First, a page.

Resilience, Moving Beyond Sectors

June 9, 2015
CyberPhysicalHuman: Post by Rob Simmons, Peter Sheingold, and Chris Folk

The previous article concluded that cross-sector collaboration is necessary to strengthen resilience in the CyberPhysicalHuman world. Others agree. A February 2015 Executive Order promoted cyber information sharing with an emphasis on cross-sector collaboration. Calling for the establishment of Information Sharing and Analysis Organizations (ISAOs), the order encouraged ISAOs to take a broad view of organizational membership: "ISAOs may be organized on the basis of sector, sub-sector, region, or any other affinity, including in response to particular emerging threats or vulnerabilities. ISAO membership may be drawn from the public or private sectors, or consist of a combination of public and private sector organizations."

This thinking recognizes the need for organizations to work with each other in new ways to enhance security and resilience in a CyberPhysicalHuman world. Today's article builds on these ideas and discusses ways to move beyond a sector-based approach.

Let's begin with a contemporary example. Consider auto manufacturers, who are part of the transportation sector. To design and build cars, auto manufacturers work with companies in other sectors, including the communications and information technology sectors. Companies in these sectors design and manufacture devices and services that today enable GPS systems, rear-view cameras, and collision avoidance systems in cars. In the future, companies in the communications and information technology sectors will play key roles in enabling self-driving cars and vehicles that autonomously communicate with each other. Therefore, vehicular cyber threat information needs to be shared across all three of these sectors, and probably others.

Your Car is an Information Technology and Communications Device

Another construct to help frame cross-sector collaboration and information sharing is regions. Why? Because regions represent areas of geographic connectivity where people have some degree of shared interests that can strengthen trust-based relationships. Regions include many different types of organizations that cut across multiple sectors, which promotes cross-sector collaboration and sharing. Regions are big enough that we can address challenges such as Hurricane Sandy, and small enough that we can capitalize and build on local knowledge, local priorities, and local relationships.  "One size fits all" approaches are not needed. Also, there's no reason to centrally determine what constitutes or creates a region. Local regions define themselves, and many regionally based organizations already exist. By some estimates, much of the continental United States is already covered by some sort of regional consortium.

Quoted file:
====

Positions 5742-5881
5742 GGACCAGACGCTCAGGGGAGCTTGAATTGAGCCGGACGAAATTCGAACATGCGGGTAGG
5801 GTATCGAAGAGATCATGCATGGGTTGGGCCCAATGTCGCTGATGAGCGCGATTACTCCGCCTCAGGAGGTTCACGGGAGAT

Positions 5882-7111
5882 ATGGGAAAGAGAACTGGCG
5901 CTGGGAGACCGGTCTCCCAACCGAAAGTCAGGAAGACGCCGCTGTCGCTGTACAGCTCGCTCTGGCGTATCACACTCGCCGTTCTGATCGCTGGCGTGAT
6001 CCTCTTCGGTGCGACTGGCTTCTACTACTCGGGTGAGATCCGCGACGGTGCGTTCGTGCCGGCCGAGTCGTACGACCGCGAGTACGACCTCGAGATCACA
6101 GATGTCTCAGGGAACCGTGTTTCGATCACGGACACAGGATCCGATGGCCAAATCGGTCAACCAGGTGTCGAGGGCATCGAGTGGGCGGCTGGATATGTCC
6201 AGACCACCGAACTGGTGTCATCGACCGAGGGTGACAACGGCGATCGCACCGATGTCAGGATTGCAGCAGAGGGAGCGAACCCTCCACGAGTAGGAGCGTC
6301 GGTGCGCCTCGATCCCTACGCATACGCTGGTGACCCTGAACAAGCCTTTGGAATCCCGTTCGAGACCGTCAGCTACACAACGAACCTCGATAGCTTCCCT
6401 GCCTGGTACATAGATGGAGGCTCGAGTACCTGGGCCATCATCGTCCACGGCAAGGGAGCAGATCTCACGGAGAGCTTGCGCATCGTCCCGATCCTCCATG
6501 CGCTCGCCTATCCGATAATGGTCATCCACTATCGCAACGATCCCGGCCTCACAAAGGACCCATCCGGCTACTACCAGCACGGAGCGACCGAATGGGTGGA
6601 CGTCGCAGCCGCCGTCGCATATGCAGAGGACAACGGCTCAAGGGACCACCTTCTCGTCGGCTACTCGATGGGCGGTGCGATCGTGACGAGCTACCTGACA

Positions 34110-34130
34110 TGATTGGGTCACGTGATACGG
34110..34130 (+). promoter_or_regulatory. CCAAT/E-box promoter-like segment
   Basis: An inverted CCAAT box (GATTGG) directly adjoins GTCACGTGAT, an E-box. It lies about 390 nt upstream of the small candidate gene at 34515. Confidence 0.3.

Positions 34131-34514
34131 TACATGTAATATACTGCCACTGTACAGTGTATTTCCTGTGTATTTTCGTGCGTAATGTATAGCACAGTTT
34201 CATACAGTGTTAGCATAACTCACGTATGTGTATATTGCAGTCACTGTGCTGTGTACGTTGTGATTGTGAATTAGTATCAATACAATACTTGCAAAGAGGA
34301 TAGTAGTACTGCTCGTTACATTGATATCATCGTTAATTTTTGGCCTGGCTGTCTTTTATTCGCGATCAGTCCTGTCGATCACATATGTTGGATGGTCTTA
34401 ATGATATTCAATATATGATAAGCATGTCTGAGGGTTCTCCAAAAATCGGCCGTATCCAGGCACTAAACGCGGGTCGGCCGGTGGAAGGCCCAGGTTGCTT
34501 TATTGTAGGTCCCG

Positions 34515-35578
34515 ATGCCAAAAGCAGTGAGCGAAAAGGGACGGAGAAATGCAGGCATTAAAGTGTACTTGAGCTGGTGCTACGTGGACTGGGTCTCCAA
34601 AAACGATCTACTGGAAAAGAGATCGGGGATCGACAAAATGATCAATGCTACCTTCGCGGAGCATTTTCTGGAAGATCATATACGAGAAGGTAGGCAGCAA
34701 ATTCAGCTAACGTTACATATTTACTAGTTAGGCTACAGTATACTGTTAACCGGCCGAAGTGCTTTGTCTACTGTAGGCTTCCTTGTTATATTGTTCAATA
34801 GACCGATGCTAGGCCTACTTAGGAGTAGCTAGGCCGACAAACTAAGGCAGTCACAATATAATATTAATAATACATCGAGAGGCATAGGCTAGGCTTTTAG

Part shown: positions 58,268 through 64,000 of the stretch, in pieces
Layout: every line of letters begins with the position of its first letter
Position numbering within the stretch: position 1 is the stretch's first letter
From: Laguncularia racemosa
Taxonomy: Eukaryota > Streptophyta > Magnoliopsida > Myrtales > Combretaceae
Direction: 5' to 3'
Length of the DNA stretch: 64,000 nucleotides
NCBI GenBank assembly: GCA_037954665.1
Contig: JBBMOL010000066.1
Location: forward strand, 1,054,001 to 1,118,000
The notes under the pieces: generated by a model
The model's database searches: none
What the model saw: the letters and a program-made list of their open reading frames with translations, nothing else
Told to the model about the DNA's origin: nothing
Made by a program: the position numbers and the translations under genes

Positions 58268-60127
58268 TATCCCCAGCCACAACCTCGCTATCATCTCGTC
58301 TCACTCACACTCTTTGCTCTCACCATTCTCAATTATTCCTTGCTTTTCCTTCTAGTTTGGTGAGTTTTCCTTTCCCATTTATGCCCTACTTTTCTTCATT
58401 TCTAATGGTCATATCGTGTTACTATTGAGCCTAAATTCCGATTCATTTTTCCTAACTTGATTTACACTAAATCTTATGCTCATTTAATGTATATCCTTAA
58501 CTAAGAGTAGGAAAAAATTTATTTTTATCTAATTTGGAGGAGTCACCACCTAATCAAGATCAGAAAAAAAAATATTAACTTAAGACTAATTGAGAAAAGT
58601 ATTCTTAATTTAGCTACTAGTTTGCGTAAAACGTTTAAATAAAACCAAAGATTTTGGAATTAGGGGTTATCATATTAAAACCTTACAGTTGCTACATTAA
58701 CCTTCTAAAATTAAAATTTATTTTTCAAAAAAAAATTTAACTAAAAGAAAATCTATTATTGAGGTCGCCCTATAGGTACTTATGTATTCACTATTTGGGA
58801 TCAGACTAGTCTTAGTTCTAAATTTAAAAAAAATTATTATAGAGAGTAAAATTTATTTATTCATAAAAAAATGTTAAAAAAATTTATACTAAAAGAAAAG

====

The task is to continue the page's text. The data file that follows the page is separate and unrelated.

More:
This regional approach is something MITRE has supported over the past few years through the Advanced Cyber Security Center (ACSC). MITRE is part of the team that created the ACSC, a non-profit consortium that brings together 27 New England–area industry, university, and government organizations, established to address the most advanced cyber threats. Members include financial, technology, healthcare, government, and research organizations all collaborating under a regional umbrella. ACSC brings these diverse stakeholder organizations together to share cyber threat information, engage in cybersecurity research and development, create education programs to address the shortfall in cyber talent, and advance public policies that will enhance security and resilience.

Whether on the basis of cross-sector roles, regions, or some other approach, organizations seeking to collaborate and share information in the CyberPhysicalHuman world should seek to bring together multiple perspectives. Collaboration that cuts across sectors and incorporates multiple perspectives is an important component to enhancing resilience in a CyberPhysicalHuman world. As we will discuss in the next article, sharing and using threat information can be an important tool to make this collaboration effective.

  1. The CyberPhysicalHuman World of Homeland Security
  2. Convergence: A Recent History
  3. Risk: Focus On Your Main Thing(s)
  4. Applying Ancient Wisdom to Help Manage Modern Risks
  5. Resilience Is a Team Sport
  6. Resilience, Moving Beyond Sectors
  7. Enabling Effective Collaboration with Shared Threat Information
  8. Wrapping It Up and Moving Forward
  9. Coming Closer and Closer to You
  10. More Ancient Wisdom for Today's CyberPhysicalHuman World
  11. There is No One-Size Fits All Approach to the CyberPhysicalHuman World